Creating Dynamic Internal Table

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In one of our post, we showed the usage of Dynamic Where Condition . In this article, we would show one out of the many ways to generate Dynamic Internal Table and display it in ALV output.

Say you have a requirement where you want to show a report to indicate one Material is present in how many Plants. Say your input material ‘M1’ is present in two plants say ‘P1’ and ‘P2’. So the output ALV report should show only two three columns, M1, P1 and P2. Say you have another material ‘M2’ which is present in 5 plants ‘P1’, ‘P2’, ‘P3’, ‘P4’ and ‘P5’. Then the output table would have six columns. M1, P1, P2, P3, P4 and P5.

Make a note, the number of columns are changing based on the input. Let us see a real example.

Check the MARC table.


Above screenshot shows that Material ‘100522’ is present in two plants. Our ALV would show as below.


Dynamic Internal Table

Check the MARC screenshot, Material ‘100567’ is present in four plants. Our ALV would show as below.



Did you notice, the number of columns are changing dynamically as per the data? This can be done in many ways, but the most convenient way is to create  dynamic structure/internal table and display it.


Function Module ‘DDIF_FIELDINFO_GET‘ would help us to fetch table field information. Check the code below, we are replacing ‘MARC-WERKS’ field label, with the actual Plant number. This was just a specific project requirement. You might have some other requirement.

Dynamic Internal Table

Material is a fixed column but Plants are dynamic based on data from MARC. Check we are looping through the internal table and using FM ‘DDIF_FIELDINFO_GET‘ to determine and populate field catalog information.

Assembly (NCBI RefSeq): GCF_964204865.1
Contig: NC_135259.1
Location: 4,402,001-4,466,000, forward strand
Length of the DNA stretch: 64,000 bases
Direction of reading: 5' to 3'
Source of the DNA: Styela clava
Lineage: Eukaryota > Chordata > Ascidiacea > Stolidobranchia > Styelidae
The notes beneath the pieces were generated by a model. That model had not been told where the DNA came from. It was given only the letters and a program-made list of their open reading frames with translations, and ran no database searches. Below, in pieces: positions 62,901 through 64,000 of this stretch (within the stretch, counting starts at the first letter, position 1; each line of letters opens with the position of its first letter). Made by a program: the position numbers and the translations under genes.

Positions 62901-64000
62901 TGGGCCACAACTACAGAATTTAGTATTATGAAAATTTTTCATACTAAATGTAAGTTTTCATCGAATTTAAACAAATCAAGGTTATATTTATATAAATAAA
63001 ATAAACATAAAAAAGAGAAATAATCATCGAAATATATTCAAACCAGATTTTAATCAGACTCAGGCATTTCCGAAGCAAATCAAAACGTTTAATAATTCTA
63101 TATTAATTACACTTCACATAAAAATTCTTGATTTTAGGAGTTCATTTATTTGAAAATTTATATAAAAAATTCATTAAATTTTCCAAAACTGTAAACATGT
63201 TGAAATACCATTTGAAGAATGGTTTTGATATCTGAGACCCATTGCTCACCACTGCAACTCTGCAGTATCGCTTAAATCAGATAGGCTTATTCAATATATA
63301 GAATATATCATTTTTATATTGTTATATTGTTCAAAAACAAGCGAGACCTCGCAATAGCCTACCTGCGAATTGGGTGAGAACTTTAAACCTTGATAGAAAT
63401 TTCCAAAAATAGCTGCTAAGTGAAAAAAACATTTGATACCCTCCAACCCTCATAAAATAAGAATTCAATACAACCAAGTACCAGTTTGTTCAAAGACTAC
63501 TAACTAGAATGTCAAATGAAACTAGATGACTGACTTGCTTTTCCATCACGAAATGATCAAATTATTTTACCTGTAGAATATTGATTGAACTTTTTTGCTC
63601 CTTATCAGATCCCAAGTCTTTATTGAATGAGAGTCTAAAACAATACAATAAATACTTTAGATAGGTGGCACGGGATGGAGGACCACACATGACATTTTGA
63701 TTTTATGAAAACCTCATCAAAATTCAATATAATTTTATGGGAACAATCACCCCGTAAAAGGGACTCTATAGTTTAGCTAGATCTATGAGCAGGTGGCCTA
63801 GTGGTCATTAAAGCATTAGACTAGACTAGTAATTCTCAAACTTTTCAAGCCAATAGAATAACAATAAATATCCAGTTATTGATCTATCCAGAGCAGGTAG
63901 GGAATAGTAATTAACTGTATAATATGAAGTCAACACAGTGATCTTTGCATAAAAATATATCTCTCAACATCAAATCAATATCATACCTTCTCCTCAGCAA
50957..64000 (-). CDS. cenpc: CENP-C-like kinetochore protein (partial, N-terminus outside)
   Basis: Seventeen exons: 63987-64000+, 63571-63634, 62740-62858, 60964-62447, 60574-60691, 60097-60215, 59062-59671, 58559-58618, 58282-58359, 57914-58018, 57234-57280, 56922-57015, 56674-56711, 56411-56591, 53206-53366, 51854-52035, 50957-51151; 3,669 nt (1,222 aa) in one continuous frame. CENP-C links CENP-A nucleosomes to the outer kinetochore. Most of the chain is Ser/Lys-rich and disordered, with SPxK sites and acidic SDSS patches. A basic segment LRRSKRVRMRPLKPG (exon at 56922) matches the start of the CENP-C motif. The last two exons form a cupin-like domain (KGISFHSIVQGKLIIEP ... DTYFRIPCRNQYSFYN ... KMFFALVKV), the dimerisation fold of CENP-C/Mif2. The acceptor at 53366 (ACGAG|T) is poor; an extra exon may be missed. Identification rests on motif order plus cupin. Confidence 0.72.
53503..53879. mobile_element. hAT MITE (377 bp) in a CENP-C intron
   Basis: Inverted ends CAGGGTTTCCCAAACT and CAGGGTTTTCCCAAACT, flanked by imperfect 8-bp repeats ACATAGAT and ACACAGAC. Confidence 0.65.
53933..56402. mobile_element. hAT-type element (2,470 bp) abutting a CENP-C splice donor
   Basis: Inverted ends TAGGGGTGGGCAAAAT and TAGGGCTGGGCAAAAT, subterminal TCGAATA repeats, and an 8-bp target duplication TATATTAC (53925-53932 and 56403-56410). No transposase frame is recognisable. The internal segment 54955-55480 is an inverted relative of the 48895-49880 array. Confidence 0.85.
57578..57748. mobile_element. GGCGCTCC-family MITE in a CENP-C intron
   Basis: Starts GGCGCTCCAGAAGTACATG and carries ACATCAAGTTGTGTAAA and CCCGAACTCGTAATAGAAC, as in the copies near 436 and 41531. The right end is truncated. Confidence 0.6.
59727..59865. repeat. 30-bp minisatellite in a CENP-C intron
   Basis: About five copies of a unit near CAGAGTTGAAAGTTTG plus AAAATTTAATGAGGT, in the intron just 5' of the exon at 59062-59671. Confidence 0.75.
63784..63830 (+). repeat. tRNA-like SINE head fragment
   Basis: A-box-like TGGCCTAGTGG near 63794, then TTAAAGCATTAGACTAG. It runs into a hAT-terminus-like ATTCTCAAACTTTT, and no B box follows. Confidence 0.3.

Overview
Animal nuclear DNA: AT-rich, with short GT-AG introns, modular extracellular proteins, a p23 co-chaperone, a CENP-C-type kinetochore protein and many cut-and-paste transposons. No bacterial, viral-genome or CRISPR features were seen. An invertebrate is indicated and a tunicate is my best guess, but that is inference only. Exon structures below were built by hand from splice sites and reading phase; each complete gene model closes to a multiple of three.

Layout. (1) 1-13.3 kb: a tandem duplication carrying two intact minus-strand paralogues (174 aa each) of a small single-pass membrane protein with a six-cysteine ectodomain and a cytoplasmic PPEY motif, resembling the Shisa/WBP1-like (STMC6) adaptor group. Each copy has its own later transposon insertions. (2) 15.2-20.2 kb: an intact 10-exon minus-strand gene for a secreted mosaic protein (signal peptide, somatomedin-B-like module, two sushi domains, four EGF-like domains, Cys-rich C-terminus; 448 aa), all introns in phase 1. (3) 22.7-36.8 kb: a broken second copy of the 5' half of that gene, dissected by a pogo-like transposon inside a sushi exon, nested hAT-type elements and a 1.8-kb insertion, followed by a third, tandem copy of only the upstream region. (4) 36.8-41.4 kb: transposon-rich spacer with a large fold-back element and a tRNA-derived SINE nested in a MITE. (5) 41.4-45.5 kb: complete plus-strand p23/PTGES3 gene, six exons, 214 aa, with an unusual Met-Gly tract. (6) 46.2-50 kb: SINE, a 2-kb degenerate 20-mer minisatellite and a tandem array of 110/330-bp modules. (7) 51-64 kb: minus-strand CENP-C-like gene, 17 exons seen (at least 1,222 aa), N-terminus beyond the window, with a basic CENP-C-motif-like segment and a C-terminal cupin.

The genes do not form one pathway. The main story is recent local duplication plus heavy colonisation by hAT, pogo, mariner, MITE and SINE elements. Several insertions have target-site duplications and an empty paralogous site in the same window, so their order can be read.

Once we have the field catalog (i_fcat), we need to build the dynamic internal table with the required columns determined by i_fcat. For this example, we are using method ‘CREATE_DYNAMIC_TABLE‘ of class CL_ALV_TABLE_CREATE.


The below two steps are the most important ones. Here we are assigning the dynamic structure to the <field-symbol> table and <field-symbol> work area which would be used later to display the ALV.

Also Read: ‘SAP  HANA from space level’.

There is some mathematic done to mark ‘X’ for the column where the material is present. So do not be confused. In debugging, it shows that although MATNR has 18 characters, the dynamic table show 36 (just the double). Same with Plant, it shows 8 instead of 4. So, this is something you want to check before you put your data.

Once you have populated the data in the dynamic internal table, displaying data in ALV is a cake walk. Just use the FM ‘REUSE_ALV_GRID_DISPLAY‘.

Check the code behaviour in Debugging mode”

Dynamic Internal Table

Check I_FCAT table, it has 4 rows of fields. This means, the dynamic internal table would have 4 columns. One fixed for Material and 3 dynamic for plants.


This is the class and method which actually creates the dynamic internal table.

Dynamic Internal Table

Check I_DYNAMIC_TABLE, it has now 3 columns for plants. This is the structure you need. Now just create the internal table and work area and populate your final data and display it.


Let us see, how the output would look like when we input 3 materials which are available in multiple plants.


Check, the number of plant columns are the union of all the three materials. Isn’t it dynamic? 


Please find the working program for the above requirement here.

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2 Comments on "Creating Dynamic Internal Table"

  1. Sharath Yaralkattimath | January 15, 2016 at 5:00 am |

    Hi Raju,

    Why do we use END-OF-SELECTION, what benefits it gives than writing the same code in START-OF-SELECTION? END-OF-SELECTION was used with LDB earlier.

  2. Hello Sharath

    As mentioned in your question, it is/was used with LDB and in executable program with no LDB, it serves no purpose. As a result, it is entirely upto you or your project standard to use it or ditch it. However, one benefit which comes to my mind is – improved readability. End of Statement, gives me an indication that program processing has completed and subsequent steps involved summation…. which may make it nice to have feature for big executable reports.

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